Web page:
If I were to skim through the pages of Alligator with no prior knowledge that every story was written by the same person, I would think each one written by someone different. Dima Alzayat’s prose changes with each story, allowing the theme of the story to guide. She tackles race, violence, childhood, and ritual. Although fictional, every story pulls from scenarios we may see on the cover of newspapers or as a hashtag on social media, as well as from actual moments in history. Alzayat uses historical moments such as the disappearance of Etan Patz in New York City to illustrate how children spent the months after looking for places to play and an intern in pre-#MeToo Hollywood to depict the sacrifices and betrayal of oneself that must be endured to succeed in a male-dominated field.
Throughout the stories, Alzayat asks thought-provoking questions of the reader. In ‘Daughters of Manat’ after a roommate is physically assaulted by a date which results in a trial that sees the abuser get off with community service because the district attorney and judge could not figure out what to call the crime asking, “Had he inflicted serious bodily injury?” Alzayat responds with “What are the benchmarks of injury? Was it a matter of simple or aggravated battery? Domestic battery demanded an intimate relationship. What constituted intimacy?” How many dates must two people go on to constitute a relationship or any level of intimacy? If you’ve slept together and your partner physically abuses you, does that fall under the criteria for intimacy that affords the victim a resolve? The question of when will those in charge deal proper punishments recurs throughout the book.
In ‘Only Those Who Struggle Succeed’ Hollywood before #MeToo acts as the backdrop. The behavior portrayed is now something that is out in the open and the public is aware of it. Alzayat delves into a time before women in Hollywood began to come forth with their stories of sexual harassment at the hands of powerful men. The men portrayed in the story are the heads of companies that can make or break a career—particularly that of a young girl trying to jump start her career. The story does a wonderful job of showing how the men in charge manipulate the intern into accepting their behavior as something that is normal and is key to moving up in their company. The intern follows the rules and works incredibly hard even when it is evident that no matter how good she is at her job, only her personal relationship with the boss will dictate her future. Whilst reading the story I found the behavior of these men, even the assistant who tried to help the intern move up in the company, reprehensible. To me, it’s as if there is an unwritten and unspoken rulebook of how you are meant to act and what you are meant to put up with in order to succeed. And if you can not or will not, you should move on and find another career. The fact that the intern’s experience isn’t an isolated incident really reiterates the question, how many more women are out there that have not spoken up about sexual harassment and assault within their company? How many have accepted it because of fear of having their lives and future turned upside down? And how many men have sat idly by while this occurred?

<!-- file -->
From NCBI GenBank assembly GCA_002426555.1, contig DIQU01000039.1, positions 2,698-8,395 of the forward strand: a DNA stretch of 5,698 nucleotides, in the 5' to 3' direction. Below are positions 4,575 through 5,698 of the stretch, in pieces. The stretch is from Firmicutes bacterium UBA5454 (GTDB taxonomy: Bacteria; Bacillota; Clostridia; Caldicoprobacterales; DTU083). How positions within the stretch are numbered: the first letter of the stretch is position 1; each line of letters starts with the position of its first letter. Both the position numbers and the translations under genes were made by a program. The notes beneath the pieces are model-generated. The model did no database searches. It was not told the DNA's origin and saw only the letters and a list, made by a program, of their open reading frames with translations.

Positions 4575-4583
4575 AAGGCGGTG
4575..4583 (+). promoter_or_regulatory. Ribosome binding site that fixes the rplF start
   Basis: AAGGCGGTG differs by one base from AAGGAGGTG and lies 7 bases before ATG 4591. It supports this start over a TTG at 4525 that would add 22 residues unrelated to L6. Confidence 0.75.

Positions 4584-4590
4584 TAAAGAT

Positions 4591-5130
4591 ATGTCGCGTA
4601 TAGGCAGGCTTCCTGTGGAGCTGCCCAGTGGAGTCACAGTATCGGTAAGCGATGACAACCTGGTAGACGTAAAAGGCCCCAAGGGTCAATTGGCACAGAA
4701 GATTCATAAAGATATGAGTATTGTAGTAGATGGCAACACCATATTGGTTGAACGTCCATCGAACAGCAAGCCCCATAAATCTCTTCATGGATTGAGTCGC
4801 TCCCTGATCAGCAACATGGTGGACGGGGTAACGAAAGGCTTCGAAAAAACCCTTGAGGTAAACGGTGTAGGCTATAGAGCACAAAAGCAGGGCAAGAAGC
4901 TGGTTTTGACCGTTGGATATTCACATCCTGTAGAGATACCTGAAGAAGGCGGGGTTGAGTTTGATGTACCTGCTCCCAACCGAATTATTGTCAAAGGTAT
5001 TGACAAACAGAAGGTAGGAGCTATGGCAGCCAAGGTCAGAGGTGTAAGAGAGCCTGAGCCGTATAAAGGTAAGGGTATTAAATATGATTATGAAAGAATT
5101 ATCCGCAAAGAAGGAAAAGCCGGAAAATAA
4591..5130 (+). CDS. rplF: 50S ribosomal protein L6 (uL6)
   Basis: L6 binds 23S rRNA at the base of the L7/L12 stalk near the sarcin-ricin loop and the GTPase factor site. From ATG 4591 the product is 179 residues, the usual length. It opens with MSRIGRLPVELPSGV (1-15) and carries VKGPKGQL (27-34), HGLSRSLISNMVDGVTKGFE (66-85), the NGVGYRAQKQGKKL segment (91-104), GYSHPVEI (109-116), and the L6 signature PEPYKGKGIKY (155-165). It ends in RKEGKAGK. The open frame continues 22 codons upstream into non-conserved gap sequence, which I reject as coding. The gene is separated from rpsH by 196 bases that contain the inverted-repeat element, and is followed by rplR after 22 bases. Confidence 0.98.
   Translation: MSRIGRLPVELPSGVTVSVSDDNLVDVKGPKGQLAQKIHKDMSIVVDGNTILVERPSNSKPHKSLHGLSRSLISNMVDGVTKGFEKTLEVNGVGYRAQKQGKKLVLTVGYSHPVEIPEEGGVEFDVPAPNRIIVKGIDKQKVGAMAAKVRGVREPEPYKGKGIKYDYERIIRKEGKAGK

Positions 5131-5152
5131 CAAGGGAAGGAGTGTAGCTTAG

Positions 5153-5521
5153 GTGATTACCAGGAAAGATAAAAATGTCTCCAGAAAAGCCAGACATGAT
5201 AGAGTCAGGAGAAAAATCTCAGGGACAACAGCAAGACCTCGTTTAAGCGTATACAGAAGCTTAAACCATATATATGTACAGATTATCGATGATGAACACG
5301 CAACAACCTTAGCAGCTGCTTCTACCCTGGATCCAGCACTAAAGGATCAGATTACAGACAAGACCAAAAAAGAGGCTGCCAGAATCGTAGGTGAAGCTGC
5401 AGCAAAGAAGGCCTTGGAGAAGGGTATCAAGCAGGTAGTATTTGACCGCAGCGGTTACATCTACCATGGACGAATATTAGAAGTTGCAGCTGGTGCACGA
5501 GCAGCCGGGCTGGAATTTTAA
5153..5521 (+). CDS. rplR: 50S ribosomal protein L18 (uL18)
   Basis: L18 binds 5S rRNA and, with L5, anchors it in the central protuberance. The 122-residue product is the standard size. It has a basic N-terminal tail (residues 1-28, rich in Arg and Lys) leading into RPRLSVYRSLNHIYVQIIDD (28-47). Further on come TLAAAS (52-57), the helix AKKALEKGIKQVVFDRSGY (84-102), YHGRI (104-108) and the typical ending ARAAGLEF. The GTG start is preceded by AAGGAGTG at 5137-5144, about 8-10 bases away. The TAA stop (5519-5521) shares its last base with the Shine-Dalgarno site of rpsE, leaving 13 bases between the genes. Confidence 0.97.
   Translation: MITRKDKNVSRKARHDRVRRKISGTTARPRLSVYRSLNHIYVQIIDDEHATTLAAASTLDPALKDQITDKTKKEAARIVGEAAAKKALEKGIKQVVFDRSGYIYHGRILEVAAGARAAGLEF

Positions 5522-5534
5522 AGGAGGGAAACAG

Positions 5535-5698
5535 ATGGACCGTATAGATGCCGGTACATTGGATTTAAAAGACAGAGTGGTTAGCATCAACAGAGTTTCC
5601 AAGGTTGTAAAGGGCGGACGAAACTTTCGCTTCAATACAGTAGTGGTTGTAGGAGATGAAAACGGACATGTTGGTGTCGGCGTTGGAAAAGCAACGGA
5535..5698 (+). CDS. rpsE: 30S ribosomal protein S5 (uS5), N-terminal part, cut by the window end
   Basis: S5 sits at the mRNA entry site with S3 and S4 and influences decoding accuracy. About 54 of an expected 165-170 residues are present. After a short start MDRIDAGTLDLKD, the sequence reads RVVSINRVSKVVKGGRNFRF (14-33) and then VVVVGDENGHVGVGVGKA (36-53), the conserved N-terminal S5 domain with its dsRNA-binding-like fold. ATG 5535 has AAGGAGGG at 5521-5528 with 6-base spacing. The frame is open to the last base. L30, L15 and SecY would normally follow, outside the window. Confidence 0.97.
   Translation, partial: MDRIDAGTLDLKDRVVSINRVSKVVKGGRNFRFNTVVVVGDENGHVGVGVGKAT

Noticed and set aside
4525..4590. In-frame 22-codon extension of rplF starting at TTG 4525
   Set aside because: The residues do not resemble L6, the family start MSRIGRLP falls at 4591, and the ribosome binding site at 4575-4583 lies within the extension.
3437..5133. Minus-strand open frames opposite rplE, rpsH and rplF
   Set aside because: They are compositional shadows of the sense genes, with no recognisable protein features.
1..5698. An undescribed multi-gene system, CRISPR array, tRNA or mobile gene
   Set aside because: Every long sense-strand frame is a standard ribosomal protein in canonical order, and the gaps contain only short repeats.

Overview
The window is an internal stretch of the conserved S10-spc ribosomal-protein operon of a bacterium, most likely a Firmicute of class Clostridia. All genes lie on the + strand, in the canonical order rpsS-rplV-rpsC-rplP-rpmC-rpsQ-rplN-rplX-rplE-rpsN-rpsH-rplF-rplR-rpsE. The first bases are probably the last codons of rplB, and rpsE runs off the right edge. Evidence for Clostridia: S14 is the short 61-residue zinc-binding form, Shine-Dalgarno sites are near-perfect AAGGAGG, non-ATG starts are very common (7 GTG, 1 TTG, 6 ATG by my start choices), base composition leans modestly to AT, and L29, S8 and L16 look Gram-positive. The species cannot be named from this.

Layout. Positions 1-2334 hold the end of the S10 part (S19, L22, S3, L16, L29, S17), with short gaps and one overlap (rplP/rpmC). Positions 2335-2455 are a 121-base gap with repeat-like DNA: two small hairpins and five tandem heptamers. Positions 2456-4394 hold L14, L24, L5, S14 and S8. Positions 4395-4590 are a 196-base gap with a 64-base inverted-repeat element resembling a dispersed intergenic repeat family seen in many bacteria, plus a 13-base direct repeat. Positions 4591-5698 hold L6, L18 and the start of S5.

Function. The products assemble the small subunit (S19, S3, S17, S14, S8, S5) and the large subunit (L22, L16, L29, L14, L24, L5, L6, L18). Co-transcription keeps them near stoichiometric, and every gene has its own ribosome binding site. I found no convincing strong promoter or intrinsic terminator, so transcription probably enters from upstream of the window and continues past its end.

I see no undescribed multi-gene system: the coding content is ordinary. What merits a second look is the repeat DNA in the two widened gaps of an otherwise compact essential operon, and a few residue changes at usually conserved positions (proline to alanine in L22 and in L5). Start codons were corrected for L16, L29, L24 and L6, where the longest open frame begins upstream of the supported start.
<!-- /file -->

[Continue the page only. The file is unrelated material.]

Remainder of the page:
“She was apprehensive, of course, about what had occurred, or not occurred, the night of the Christmas party, her primary concern focused on keeping what had taken place, or nearly taken place, private, as she was aware it would take from her the opportunity to succeed at the company, and perhaps within the industry, if it was discovered.”